New version and (Re: Haible_Juergen's comments on VCO)

Joachim Verghese jocke at
Mon Jun 12 16:08:04 CEST 1995

On Mon, 12 Jun 1995, Rick Jansen wrote:

> I thought so, but the data sheet is a bit confusing. The HC(T)4066 
> can switch voltages up to 12V, but it may be that this means voltages
> between -6V and +6V. In the latest version the cap voltage is 
> less than 5 V, with control signals of 5V.

The VCC of the 74HC4066 can be as high as +12V, right, but remember
that the voltage on the device's pins must be within the range
GND...VCC. In other words, if you supply +5V to the HC4066's VCC
pin, all signal pins must be within 0...5V at all times.

Another thing: in order to achieve the lowest possible on-resistance,
you have to drive the control pins as close to VCC as possible.
Similarly, for the highest possible off-resistance, the control pins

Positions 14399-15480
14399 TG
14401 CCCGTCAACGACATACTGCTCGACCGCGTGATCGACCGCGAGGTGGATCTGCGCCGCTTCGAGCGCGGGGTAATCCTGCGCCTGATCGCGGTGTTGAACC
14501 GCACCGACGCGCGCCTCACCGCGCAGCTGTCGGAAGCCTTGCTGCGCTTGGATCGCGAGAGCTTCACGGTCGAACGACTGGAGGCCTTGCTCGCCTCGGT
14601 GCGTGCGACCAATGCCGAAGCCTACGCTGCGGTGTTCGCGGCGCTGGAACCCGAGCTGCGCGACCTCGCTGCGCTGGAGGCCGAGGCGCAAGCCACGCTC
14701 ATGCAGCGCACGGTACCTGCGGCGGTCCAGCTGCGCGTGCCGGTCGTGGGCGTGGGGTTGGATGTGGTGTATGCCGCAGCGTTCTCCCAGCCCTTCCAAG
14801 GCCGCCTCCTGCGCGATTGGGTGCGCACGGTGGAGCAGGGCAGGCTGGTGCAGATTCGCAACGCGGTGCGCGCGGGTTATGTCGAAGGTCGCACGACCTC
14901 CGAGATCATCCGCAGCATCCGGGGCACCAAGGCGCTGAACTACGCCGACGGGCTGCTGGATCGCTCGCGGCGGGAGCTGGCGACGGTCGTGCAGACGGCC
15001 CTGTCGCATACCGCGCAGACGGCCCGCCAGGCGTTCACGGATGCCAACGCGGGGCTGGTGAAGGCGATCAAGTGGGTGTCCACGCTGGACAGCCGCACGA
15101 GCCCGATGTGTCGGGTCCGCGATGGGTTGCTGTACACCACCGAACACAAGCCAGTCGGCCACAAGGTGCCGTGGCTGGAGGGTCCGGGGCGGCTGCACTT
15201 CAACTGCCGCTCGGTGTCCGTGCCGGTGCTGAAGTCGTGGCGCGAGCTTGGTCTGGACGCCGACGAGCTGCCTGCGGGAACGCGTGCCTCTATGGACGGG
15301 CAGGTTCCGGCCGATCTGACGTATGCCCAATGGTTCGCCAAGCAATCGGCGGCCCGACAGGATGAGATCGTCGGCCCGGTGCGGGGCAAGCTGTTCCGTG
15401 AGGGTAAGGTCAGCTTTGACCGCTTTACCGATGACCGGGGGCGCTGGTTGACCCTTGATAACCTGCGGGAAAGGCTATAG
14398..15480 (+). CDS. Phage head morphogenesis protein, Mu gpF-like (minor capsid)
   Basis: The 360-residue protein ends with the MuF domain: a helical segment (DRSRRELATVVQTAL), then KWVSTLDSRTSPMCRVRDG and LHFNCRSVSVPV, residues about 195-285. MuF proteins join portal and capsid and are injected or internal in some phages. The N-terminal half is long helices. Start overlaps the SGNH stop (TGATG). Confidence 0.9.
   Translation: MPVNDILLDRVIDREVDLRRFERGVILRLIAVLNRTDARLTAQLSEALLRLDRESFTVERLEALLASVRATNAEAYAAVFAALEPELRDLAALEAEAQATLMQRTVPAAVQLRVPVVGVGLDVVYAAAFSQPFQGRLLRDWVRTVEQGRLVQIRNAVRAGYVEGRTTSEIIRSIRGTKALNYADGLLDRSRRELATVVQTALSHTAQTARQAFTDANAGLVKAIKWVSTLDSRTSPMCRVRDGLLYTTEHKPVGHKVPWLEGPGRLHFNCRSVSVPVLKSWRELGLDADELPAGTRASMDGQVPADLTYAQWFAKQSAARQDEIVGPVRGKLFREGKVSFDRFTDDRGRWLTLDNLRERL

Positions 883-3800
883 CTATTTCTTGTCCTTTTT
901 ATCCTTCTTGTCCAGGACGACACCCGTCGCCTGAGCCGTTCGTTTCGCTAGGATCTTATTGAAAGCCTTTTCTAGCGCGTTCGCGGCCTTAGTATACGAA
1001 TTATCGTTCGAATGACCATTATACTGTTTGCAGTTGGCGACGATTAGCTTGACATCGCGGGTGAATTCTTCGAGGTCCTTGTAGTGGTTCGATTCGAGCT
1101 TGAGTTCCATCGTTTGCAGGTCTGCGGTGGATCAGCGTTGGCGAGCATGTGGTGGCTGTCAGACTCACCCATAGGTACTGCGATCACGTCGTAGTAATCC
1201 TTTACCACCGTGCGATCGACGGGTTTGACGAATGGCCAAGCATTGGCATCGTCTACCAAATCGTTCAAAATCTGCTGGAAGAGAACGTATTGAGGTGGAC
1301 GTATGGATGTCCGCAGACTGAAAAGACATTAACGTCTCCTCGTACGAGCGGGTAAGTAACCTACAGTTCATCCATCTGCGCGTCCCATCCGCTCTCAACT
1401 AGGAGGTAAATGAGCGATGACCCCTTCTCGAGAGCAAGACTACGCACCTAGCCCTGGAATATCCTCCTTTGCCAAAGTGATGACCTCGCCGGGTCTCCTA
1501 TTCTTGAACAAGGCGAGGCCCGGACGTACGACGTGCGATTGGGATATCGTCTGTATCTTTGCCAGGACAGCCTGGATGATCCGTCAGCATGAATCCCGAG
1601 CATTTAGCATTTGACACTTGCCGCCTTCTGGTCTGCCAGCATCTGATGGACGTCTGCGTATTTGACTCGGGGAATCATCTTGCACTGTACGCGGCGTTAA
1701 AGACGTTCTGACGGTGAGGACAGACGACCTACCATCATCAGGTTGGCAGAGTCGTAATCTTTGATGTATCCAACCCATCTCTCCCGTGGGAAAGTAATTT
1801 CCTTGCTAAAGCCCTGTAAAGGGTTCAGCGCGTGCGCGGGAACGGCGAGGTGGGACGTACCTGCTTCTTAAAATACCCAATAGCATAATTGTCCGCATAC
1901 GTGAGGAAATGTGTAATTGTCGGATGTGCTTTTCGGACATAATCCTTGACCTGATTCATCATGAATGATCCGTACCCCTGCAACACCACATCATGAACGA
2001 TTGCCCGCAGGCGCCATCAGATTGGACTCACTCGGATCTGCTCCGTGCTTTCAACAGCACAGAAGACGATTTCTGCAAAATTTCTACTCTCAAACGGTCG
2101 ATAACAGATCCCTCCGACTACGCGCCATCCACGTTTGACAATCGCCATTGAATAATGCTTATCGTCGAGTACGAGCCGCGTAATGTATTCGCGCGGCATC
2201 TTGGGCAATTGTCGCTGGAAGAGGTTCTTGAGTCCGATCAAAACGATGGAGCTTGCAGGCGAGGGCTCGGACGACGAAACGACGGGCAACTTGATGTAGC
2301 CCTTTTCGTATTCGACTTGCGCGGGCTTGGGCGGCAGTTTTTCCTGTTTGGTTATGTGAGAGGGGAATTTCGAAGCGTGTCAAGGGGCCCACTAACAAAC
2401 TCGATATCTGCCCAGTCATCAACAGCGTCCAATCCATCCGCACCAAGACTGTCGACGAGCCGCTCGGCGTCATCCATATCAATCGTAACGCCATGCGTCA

should be driven close to GND. A CMOS device (74HC74) will do this,
but not a TTL (7474, 74LS74).

BTW, for one of my VCO designs I use a CD4066 at +12V which discharges
8V off a 1 nF cap in approx. 2 us. That's good enough for me. No need
for multiple supply voltages, etc.

If you're still interested in different switches, there's the DG201
which can be supplied with +-15V and controlled by +5V logic. Ron
is around 25...30 ohms, and the signal voltage range extends to the
supplies. There are different versions, high speed, CMOS, JFET, etc,
and there are plenty of second sources. ADG201, HI3-0201, LF13201...


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